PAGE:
Nanotechnology, is it something useful for future agriculture?

Nanotechnology has been applied in various fields – biomedicine, electronic devices, renewable energy   optical electronic medicine, physics, pharmaceutics. Does it have a place in agriculture?

It is generally accepted that manipulation of a crop’s native microbiome represents a promising strategy for addressing many of the challenges posed by the stress of climate change to soil health as well as to agricultural productivity. Naturally existing beneficial microorganisms that colonise plant roots are known to mediate enhanced resistance to biotic stressors, as well as increase abiotic stress tolerance. Thus microbiome engineering in situ using molecular and biochemical methods could provide effective sustainable outcomes. Yet it is clear that several questions need to be answered before large scale field application. The major challenge is reproducibility under natural conditions. The microbial inoculants have to be prepared and formulated so that a stable microenvironment is formed for a sustained period of time enabling beneficial microbes to exert their beneficial effect, e.g. by creating bacterial layers on the root surface. The microenvironment should also provide physical protection for the microorganisms and ensure the favourable conditions for the effect. This microenvironment could be, for instance, a plant root biofilm. We used titania nanoparticles (TN) to create the synthetic biofilms (Fig. 1).

Titania nanoparticles reinforce Bacillus thuringiensis AZP2 biofilm.

Fig. 1. Titania nanoparticles reinforce Bacillus thuringiensis AZP2 biofilm.
Scanning electron microscopy micrographs of Bacillus thuringiensis AZP2 cells (A) and cells grown with titania nanoparticles (TN’s) (B).

We monitored the colonization by the bacteria and their combinations and the effect on the biomass of wheat seedlings during two weeks of stress induced by the pathogen Fusarium culmorum, drought and salt. The plant-beneficial bacteria were applied as single or double inoculants with and without titania nanoparticles. The TN-supported microenvironment did not significantly improve the microbial performance in the case of single inoculation. Fascinatingly major differences in seedling biomass were observed when double inoculations with TNs were performed. The two inoculant combinations resulted in enhanced colonisation and about 25% increased seedling biomass owing to the improved colonisation (Fig. 2). Regression analysis indicated that there is a positive interaction between the second inoculant and seedling biomass, and that plant biomass increases with increase of colonisation by the second inoculant.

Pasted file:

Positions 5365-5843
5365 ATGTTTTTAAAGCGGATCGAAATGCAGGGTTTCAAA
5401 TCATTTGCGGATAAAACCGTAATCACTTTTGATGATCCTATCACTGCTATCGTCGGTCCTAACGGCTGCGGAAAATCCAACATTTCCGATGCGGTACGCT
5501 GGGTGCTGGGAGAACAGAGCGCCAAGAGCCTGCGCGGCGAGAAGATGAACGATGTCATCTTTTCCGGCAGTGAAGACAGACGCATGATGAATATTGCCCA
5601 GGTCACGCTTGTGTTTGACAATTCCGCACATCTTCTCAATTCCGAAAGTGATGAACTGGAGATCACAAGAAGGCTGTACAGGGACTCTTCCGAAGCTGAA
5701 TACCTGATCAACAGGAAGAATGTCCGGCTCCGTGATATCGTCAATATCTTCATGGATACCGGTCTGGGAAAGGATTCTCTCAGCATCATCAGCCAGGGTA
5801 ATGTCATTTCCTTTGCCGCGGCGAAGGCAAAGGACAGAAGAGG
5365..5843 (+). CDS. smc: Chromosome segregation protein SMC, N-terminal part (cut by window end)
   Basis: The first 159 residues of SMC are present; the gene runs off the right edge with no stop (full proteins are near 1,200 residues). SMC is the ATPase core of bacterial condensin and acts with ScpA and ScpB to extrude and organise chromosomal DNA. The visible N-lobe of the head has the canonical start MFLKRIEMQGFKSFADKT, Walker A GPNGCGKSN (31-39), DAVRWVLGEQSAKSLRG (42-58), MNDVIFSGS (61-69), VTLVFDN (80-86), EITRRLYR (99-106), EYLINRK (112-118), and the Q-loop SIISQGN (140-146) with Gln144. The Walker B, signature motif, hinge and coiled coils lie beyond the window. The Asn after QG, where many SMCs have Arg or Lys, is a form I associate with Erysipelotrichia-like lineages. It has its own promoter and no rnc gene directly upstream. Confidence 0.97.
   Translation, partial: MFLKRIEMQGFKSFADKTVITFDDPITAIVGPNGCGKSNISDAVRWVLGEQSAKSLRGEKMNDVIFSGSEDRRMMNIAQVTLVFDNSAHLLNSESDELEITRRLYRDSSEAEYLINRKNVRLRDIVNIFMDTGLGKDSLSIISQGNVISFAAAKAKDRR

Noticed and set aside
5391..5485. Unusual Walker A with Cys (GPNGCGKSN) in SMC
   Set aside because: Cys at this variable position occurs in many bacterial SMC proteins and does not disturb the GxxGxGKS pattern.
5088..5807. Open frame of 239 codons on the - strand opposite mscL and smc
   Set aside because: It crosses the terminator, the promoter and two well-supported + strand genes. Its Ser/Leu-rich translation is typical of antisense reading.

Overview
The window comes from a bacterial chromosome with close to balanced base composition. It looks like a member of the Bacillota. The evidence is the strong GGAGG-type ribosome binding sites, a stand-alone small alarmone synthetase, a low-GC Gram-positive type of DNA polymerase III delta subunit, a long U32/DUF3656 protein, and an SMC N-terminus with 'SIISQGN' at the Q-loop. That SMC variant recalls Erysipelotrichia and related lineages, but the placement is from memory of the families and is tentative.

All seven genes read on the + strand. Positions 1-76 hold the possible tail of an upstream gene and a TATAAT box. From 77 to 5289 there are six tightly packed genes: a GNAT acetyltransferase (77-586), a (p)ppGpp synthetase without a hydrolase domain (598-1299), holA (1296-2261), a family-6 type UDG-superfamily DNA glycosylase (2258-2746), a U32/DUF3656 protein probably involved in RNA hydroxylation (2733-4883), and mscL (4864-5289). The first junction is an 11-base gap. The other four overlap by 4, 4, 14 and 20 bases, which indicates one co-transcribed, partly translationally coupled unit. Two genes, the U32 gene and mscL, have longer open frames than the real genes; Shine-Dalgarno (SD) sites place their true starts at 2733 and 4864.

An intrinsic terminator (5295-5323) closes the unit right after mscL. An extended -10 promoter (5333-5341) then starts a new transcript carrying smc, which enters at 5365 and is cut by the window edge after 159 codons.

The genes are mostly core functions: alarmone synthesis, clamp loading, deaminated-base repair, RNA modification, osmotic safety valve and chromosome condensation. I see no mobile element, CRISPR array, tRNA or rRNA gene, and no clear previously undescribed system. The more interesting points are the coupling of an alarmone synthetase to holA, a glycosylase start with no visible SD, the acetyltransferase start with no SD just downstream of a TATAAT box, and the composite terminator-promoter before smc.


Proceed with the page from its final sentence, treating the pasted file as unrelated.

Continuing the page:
The TNs used by us were prepared by Sol Gel technology. Engineered nanoparticles are formed mainly by reduction of metal ions followed by functionalization of the NPs’ surface. Beside engineered NPs such as metals, non-metals, metal oxides and lipids, polymer NPs are formed naturally. Natural NPs cover the atmosphere, hydrosphere, lithosphere and even biosphere. They are formed by chemical, mechanical, thermal and biological processes, weathering, and mechanical processes combined with precipitation and colloid formation. Our results show that nanoparticles, both synthetic (TNs) and natural silica nanoparticles, have roles in the rhizosphere bacterial interactions with plants and may hold the key to the reproducible application of plant beneficial microorganisms in food security programs. NPs have unique physical and chemical properties and due to their small size are characterized by huge surface area. The NPs effect is mediated by the particles ability to modulate the surface formation of complexes with important type of biomolecules. Therefore we are in the process of studying the pathways that aim to improve the effectiveness of NPs and optimise their mutually complex interactions with crop plants. This has to be performed on the background of plant genotype and environment interactions.

Bacterial –nanoparticle (NP) aggregates on plant root

Fig. 2. Bacterial –nanoparticle (NP) aggregates on plant root.
Typical scanning electron microscopy – energy-dispersive X-ray spectroscopy images of bacterial cells grown with NPs for 24 hours on plant root after 6 hours of inoculation (A). atomic force microscopy image with the characteristic aggregate sizes of 50–60 nm (B).

In summary, the main challenge for microbiome application is ensuring the microbiome stable colonisation. Our results revel that nanoparticles can contribute improving the colonization and encourage nanotechnology application in agriculture.

Salme Timmusk, Lawrence Behers
Swedish University of Agricultural Sciences, Department of Forest Mycology and Plant Pathology, Sweden


Titania (TiO2) nanoparticles enhance the performance of growth-promoting rhizobacteria.
Timmusk S, Seisenbaeva G, Behers L
Sci Rep. 2018 Jan 12


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